One thing that I really loved about this movie is that it's an animated movie for adults. There's a lot of stereotypes in Hollywood that I really hate and one of them is that animated movies are for kids. I want there to be more studios and filmmakers out there that are willing to make more animated movies strictly for adults. I don't mean to say I want more sexual content or more language in my animated movies. That's another Hollywood stereotype I hate. PG movies are only for kids, PG-13 movies are for teenagers and R rated movies are for adults. I want that to go away. Not by making R-rated kids movies, but by making PG-rated adults movies. Movies that AREN'T sexually explicit or have tons of language, but that thematically speaking are stories that are geared towards adults that only adults will truly appreciate. Yes, there are a lot of Pixar and Disney movies that adults will appreciate more than kids, such as "Zootopia" and "Inside Out," but even those movies are crafted specifically so that kids will enjoy the heck out of them alongside adults. And that's all fine and dandy, but "Your Name." is a PG-rated animated movie that will most likely put your kids to sleep or cause them to lose interest within a few minutes, but will have you as an adult glued to the screen.

I love that about this movie. In fact, I love that about many of the anime that I have seen. While there are anime movies and TV shows for all different ages, many of the more popular ones, especially the Studio Ghibli films or the other animated films that typically sneak into the best animated feature category at the Oscars, are movies that, despite the PG rating that they often get, are movies for adults. They also are the traditional 2D animation style that all the major Hollywood studios have now completely abandoned ever since Pixar popularized the 3D CGI style of animation in the mid-90's. If you're a traditionalist when it comes to animation and you want more animation for adults, then anime is the genre of animation that you need to check out. Most importantly, these are often high quality movies with real, human emotion, characters you grow to love and stories that are well-thought out and are the main focus of the movie, an idea that sadly doesn't exist quite as much as it should with so many blockbusters these days focused solely on fancy visual effects or cool action sequences as opposed to focusing on good stories and good characters that movies used to be all about. Watching movies like "Your Name." is definitely a breath of fresh air in a day saturated with so many sequels, reboots and remakes.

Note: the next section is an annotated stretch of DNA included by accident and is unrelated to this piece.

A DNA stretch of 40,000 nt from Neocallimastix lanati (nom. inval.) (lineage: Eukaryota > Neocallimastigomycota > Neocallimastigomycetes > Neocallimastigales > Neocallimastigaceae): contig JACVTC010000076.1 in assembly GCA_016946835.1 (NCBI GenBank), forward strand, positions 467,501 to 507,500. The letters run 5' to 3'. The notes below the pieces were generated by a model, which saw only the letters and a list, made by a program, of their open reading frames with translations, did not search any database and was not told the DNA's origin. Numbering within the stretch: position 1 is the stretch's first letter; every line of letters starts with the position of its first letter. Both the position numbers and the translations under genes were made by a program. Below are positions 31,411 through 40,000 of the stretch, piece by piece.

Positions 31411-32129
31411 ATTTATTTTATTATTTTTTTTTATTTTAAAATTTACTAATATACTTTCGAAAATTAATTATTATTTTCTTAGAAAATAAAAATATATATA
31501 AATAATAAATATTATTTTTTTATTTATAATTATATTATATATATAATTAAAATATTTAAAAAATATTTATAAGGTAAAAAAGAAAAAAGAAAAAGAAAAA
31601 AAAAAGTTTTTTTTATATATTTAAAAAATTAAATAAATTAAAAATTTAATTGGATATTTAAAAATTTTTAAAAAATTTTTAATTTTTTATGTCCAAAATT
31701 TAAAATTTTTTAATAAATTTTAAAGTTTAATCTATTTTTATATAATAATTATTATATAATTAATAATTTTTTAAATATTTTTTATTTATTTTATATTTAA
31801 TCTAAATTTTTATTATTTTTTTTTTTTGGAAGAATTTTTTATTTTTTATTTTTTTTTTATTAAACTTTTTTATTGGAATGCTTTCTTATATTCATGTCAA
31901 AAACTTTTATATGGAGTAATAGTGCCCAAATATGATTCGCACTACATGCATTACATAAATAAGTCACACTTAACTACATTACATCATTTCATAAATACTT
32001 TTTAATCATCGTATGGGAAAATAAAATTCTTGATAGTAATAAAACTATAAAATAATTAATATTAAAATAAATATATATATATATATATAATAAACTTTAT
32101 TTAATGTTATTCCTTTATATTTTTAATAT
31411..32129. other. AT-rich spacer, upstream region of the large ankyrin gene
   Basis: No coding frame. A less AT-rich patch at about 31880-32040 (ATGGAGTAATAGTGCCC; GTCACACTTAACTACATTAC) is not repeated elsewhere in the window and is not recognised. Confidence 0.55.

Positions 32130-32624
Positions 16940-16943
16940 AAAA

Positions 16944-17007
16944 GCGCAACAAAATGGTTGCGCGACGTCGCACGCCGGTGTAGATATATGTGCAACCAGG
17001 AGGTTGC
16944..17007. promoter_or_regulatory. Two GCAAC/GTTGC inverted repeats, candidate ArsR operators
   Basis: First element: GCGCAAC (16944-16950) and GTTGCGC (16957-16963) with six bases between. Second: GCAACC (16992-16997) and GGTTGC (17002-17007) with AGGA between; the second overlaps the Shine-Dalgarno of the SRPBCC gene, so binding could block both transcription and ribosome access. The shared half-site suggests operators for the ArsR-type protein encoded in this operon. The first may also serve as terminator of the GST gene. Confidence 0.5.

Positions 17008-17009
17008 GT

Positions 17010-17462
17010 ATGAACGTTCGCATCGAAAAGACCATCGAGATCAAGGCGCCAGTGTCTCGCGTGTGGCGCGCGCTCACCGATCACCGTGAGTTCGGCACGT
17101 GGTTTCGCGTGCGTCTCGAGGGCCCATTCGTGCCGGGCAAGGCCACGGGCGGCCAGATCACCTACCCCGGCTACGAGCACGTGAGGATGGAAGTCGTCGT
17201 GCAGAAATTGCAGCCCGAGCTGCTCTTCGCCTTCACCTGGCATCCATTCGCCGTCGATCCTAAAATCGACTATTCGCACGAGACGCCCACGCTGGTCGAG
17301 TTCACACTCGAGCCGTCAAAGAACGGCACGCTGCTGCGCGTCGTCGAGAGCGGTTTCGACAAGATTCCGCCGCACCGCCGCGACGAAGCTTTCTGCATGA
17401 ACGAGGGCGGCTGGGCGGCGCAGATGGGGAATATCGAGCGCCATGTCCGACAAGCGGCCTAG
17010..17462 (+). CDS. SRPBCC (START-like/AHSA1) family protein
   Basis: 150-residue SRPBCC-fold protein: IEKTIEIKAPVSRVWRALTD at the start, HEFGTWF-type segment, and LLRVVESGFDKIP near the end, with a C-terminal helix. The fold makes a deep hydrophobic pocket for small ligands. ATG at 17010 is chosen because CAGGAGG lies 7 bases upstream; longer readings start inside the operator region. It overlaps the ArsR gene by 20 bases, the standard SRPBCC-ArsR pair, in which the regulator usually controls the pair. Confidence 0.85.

If you are already a fan of anime, then I'm sure I'm just preaching to the choir and you are thus probably hoping that I can get on with the movie review, but I look at the U.S. box office results for this genre and I'm convinced that there is a good majority of the population that has completely ignored these movies for whatever reason, so I feel this is an important plug to make here. Especially since I haven't done my part well enough. I mean, the highest grossing anime in U.S. box office history not named "Pokemon" or "Yu-Gi-Oh!" is "The Secret World of Arriety" with just $19.2 million. Ouch. That's less money overall in the United States in its entire run than most Pixar movies make in one day. And that's with the highest grossing movie in the genre. Most of these phenomenal movies make less than $10 million here and sometimes less than $1 million here. It's a real travesty. For comparison, "Your Name." has made the U.S. equivalent of $235.3 million in Japan and $328.7 million total internationally. This is a movie that deserves to equal that over here instead of its current total of $3.5 million as of the posting of this review. So if you haven't yet made the commitment to see more anime, join with me right now in making that commitment.

Because, yes, "Your Name." is a fantastic movie that's definitely worth your time. It's one of my favorite overall movies of 2017 so far and it would've been very high on my list of best movies of 2016 had I had the luxury of seeing it last year like some did. I mention that because it premiered last July at the Anime Expo in California and had an Oscar qualifying run at some point before the end of the year, but didn't get an official U.S. theatrical release until earlier this month on April 7. It was also released in Japan as well as several other countries at various points last year. So it's a bit ambiguous as to which year this movie belongs in, but for my personal purposes, I'm going to call it a 2017 movie because that's when it got its U.S. release and that way it will be eligible for my best movies of 2017 list. Being that we're only in April, I make no promises that this will make that list, but being that it's a strong contender at this moment for my favorite movie of 2017, I'd say its chances are pretty good. There's so much more to say about this movie as I could spend a whole review elaborating on the feelings I described in my fourth paragraph, but I'm not going to because I want to savor the experience for you. So I'll just finish this review by awarding "Your Name." a perfect 10/10.

P.S.- I saw the subtitled version of this movie, not the dubbed version. Because when I watch a movie in a foreign language, that's how I prefer to watch so that I can hear the original sound of the foreign person's voice as they talk. I have no problem reading subtitles in a movie in situations like this. I think that's how they should be watched. In case you were curious.

No comments:

Post a Comment